Stuart Bateman – Managing Director, fourth generation

I joined my family at Batemans Brewery in 1987, working alongside my sister Jaclyn and my mum and dad, Pat and George, to help keep our family legacy alive.

I studied business at St Pauls in Cheltenham and completed a three-year Brewing and Business Foundation course at Mansfield Brewery. With this solid grounding and plenty of work experience at the Brewery under my belt, I felt well-prepared to take up the position of Assistant Managing Director.

When I joined the business, despite having secured the Brewery’s independence, we had quite a bit of debt to cover after substantial borrowings from the Midland Bank.

Whilst my sister Jaclyn set about whipping up wholesaler interest, I focused on recouping money by selling some of the pubs and reorganising the business’s free-trade and tenanted trade divisions. Our free-trade business, essentially selling our beer to independent pub owners, was a significant part of our strategy for growth, partly because we didn’t need to invest lots of money into it, which we didn’t have! Our free-trade arm was so successful that Carlsberg Tetley bought it from us for the same amount we’d had to borrow from the bank to retain our independence. Thankfully, we returned to the free trade six years later and increased that part of the business by 30% – and it’s not for sale!


People were getting a taste for Batemans beer at pubs and homes all over the UK (and beyond), and we were continually stoking that interest with new beers and fresh ideas.

With a rebranded and revitalised bottled beer range, I presented Batemans beer to supermarket buyers around the country and, over three years, gained national listings and top awards, resulting in an eight-fold increase in supermarket volume. At the same time, I put together a small team to develop our sales within national wholesalers, resulting in a six-fold increase in national sales volume.

In 2002, I took over as Managing Director, ably supported by Jaclyn. During that year, I designed the Visitors Centre and training facility based in our beloved old windmill. We wanted to give people a real insight into our brewing heritage – not only through the beers but also through the lives of the fantastic Batemans characters behind them.

Our Visitors Centre was officially declared open by the 617 Dambuster Squadron.


In 2007, we reimagined our tenanted pub division, discarding outdated rent systems and introducing a pioneering free-trade pricing model with a code of practice, a first for any UK brewer, revolutionising the industry norm.

Traditionally, publicans faced punitive measures for success, facing escalating rents and much higher beer costs compared to independent pub-owners. This strained relationship between tenants and breweries fostered disputes, which we aimed to change.

Our efforts earned us back-to-back prestigious Publican Awards, marking a proud moment for the brewery team.

Simultaneously, we focused on Batemans’ growth as a leading wholesaler across Lincolnshire, Anglia, and the East Midlands, witnessing remarkable volume increases and elevated customer service levels.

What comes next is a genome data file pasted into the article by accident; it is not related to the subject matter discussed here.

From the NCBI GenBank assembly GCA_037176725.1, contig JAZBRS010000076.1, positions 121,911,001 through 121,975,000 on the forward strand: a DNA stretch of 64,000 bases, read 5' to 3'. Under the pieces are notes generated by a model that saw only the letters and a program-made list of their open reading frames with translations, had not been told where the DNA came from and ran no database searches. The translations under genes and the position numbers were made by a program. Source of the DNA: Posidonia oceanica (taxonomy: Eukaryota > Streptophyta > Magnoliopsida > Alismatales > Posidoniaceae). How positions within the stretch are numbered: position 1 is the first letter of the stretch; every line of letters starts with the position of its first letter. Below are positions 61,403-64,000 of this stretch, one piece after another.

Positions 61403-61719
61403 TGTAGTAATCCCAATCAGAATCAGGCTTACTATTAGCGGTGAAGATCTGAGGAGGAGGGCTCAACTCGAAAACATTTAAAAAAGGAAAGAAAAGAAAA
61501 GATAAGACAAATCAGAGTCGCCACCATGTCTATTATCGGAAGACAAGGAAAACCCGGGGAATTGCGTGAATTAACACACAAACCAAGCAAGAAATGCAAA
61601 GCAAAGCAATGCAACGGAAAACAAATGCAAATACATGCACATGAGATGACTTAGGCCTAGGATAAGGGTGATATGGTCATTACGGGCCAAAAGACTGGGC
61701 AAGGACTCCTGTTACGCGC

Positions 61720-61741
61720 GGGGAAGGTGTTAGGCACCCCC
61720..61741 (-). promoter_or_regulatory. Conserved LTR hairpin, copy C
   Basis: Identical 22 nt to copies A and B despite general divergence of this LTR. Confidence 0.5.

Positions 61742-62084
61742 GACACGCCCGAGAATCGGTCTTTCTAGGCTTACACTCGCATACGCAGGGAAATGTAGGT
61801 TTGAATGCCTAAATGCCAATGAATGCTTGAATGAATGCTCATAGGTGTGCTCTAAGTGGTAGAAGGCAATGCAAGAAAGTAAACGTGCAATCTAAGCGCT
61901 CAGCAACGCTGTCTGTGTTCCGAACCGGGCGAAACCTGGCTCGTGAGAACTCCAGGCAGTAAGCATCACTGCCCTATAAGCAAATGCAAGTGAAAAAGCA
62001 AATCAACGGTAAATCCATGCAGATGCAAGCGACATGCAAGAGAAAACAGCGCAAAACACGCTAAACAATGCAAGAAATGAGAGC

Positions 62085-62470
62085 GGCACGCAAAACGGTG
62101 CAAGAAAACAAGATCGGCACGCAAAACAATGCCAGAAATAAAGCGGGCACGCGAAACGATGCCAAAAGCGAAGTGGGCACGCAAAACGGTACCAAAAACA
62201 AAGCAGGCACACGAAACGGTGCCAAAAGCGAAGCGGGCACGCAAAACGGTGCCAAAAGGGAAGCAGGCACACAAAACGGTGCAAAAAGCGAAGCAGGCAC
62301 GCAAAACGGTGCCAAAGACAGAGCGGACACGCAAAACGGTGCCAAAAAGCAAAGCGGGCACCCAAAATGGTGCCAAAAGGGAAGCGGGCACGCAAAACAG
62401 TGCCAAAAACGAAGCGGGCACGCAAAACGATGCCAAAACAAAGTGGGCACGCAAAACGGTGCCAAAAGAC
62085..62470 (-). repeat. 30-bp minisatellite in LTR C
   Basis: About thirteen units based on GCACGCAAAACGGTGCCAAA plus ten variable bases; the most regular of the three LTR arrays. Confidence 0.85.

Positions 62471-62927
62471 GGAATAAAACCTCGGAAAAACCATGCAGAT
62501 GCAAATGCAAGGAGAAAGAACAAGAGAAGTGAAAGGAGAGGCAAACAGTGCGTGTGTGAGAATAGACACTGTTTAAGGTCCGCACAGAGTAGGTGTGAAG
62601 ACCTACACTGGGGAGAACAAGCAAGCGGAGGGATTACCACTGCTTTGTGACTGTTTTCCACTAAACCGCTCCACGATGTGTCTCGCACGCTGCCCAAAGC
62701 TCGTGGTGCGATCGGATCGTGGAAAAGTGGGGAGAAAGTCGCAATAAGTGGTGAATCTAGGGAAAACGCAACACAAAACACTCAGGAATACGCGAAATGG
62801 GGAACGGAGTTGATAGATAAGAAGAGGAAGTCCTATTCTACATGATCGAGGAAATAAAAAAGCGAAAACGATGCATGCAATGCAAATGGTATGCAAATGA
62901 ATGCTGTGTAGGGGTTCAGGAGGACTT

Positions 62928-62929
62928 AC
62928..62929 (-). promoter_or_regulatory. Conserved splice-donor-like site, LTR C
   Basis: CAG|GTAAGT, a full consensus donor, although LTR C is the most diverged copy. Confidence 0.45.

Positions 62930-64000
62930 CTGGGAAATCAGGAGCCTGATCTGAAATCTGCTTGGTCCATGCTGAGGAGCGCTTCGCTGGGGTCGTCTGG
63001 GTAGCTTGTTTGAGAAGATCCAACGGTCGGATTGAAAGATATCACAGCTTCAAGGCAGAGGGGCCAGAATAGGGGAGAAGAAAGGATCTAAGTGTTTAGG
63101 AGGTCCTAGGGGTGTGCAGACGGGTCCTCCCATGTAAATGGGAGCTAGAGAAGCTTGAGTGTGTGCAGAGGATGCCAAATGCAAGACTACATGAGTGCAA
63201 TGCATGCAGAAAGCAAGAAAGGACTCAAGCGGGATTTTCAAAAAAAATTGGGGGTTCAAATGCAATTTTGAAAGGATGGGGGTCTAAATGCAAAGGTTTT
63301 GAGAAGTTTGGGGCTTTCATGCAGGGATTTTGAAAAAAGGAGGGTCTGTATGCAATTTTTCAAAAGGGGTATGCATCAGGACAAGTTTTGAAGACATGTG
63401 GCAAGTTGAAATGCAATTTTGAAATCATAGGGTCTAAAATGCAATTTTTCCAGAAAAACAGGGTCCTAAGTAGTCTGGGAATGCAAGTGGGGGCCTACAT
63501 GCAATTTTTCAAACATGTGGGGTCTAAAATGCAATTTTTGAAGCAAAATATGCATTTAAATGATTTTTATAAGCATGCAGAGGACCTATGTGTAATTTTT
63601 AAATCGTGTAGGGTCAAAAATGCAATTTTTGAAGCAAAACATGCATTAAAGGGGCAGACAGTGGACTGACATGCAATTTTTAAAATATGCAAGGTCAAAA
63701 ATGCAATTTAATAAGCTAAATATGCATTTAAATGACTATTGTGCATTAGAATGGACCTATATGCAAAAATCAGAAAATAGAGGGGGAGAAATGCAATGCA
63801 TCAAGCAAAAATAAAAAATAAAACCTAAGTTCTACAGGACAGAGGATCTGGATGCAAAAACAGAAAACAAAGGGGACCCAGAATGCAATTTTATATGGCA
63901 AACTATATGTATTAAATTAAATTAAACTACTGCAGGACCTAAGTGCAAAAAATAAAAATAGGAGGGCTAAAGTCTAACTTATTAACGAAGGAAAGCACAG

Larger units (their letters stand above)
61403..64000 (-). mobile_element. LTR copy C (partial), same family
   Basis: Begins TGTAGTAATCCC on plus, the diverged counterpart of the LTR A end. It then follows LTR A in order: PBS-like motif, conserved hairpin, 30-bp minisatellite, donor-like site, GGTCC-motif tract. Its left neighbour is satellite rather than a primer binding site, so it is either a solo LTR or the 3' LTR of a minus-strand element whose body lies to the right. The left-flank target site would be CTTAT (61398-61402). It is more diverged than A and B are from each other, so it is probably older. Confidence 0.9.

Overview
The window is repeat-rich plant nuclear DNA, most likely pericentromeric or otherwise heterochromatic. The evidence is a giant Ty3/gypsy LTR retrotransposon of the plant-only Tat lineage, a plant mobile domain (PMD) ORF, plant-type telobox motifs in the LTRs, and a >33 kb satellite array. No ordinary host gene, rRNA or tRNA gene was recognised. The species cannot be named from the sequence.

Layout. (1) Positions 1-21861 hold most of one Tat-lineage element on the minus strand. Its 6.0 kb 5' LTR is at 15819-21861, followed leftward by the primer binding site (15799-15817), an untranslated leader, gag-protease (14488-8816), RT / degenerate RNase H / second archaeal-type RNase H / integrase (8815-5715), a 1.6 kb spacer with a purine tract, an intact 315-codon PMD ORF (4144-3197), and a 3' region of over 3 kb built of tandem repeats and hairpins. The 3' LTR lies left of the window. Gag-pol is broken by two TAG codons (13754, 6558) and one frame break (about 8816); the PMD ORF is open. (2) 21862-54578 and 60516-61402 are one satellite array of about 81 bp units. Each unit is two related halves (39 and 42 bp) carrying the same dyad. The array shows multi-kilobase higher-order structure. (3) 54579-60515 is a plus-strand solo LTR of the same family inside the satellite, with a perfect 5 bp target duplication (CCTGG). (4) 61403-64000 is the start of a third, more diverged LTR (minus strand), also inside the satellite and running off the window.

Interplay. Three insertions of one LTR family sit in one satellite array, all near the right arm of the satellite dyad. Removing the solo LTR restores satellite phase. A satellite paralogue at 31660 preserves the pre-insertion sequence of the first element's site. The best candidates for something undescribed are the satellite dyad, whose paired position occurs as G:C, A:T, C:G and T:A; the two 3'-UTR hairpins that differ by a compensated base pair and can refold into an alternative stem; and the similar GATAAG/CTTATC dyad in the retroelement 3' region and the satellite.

While acknowledging the trend of regional focus among breweries, we embraced it, seeing increased beer sales in our home county of Lincolnshire and expanded footprints in the East Midlands, Yorkshire, and Norfolk.

With my wife Rachael’s unwavering support, our children – Harri, Edward, and Eliza – express interest in joining the family business, ensuring the legacy of brewing exceptional beer and managing outstanding pubs independently for the next generation.


In early 2020, amid hopeful projections for record profits, the unforeseen Coronavirus pandemic brought everything to a standstill. Lockdowns shuttered businesses, including our pubs. Swiftly, we formulated a three-phase plan – Survival, Revival, and Development – to navigate the crisis.

Staff gathered in the brewery car park, and I talked them through our planning for the period of the pandemic; however long that will be, most staff would have to return home and isolate for safety, whilst our focus turned to adaptability. The emphasis was on ‘pulling together’. Beer stocks were repurposed for conversion to NHS sanitising gel, and innovative offerings like ‘Pub in a Box’ and online shop enhancements were launched.

The brewery persevered with a skeletal staff of seven, and the company will forever be in debt to their unwavering dedication. Pubs faced closures, necessitating efforts to support them through stock credits, cancellation of rents and governmental aids like grants and reduced rates.

Upon reopening, challenges persisted. Restarting production took time, as the yeast had been dormant for three months. We needed to start again with a fresh yeast culture and build it up to do commercial brew volumes, which took several weeks. For the first few weeks, we brewed a beer called ‘Revival,’ which was very popular and gave us a chance to flavour-match it to XB. This process took about four brews. Trade bounced back to nearly 90% of previous levels, buoyed by coastal tourism.

Yet, looming uncertainties – local lockdowns and a second wave – prompted ongoing survival strategies. Despite some layoffs and the mothballing of the Visitors Centre, brewery morale remained high with a unified resolve of ‘pulling together.’